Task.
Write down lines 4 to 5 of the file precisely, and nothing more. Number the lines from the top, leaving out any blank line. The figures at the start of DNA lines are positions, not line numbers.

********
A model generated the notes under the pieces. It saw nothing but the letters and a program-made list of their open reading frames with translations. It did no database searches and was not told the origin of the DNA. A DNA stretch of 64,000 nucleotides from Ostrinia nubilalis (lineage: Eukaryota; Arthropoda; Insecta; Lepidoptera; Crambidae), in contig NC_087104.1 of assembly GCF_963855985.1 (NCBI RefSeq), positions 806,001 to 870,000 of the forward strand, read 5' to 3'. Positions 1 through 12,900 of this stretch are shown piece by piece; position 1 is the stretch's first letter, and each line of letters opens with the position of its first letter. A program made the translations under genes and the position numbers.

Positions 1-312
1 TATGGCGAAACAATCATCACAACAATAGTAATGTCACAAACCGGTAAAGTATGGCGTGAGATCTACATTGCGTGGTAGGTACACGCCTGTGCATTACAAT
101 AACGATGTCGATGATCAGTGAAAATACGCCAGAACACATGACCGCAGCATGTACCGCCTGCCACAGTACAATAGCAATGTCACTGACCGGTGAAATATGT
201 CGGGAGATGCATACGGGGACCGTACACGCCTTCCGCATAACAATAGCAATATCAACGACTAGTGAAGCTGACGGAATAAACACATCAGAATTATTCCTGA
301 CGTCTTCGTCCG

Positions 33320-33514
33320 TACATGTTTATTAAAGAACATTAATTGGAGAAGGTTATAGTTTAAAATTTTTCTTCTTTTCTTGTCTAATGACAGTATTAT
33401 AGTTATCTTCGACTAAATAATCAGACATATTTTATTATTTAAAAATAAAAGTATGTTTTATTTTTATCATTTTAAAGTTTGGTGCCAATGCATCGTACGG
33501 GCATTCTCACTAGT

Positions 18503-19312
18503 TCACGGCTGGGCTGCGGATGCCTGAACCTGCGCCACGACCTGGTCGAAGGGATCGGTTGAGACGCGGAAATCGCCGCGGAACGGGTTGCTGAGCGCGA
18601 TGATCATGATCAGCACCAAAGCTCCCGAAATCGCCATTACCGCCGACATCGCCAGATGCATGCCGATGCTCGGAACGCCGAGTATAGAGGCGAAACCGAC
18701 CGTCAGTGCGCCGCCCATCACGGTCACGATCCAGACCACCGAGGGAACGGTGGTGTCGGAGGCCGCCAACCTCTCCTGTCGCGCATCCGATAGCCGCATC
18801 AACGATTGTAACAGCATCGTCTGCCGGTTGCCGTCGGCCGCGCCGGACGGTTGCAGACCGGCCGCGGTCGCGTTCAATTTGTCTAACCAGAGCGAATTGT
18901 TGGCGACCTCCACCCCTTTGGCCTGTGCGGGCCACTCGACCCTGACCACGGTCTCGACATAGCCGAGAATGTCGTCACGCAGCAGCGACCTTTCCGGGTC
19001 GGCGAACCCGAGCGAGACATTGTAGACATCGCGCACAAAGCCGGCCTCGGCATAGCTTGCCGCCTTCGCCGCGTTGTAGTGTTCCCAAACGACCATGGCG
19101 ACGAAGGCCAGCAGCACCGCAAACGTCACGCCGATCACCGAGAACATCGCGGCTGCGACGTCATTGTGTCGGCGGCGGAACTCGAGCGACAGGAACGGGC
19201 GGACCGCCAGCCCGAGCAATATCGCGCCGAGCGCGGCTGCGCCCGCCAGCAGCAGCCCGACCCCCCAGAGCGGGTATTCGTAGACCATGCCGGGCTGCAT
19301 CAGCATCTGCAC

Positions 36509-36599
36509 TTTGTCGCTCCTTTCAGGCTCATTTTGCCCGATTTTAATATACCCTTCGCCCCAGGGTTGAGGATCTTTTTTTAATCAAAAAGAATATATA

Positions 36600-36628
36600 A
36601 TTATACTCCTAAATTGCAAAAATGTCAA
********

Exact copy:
101 AACGATGTCGATGATCAGTGAAAATACGCCAGAACACATGACCGCAGCATGTACCGCCTGCCACAGTACAATAGCAATGTCACTGACCGGTGAAATATGT
201 CGGGAGATGCATACGGGGACCGTACACGCCTTCCGCATAACAATAGCAATATCAACGACTAGTGAAGCTGACGGAATAAACACATCAGAATTATTCCTGA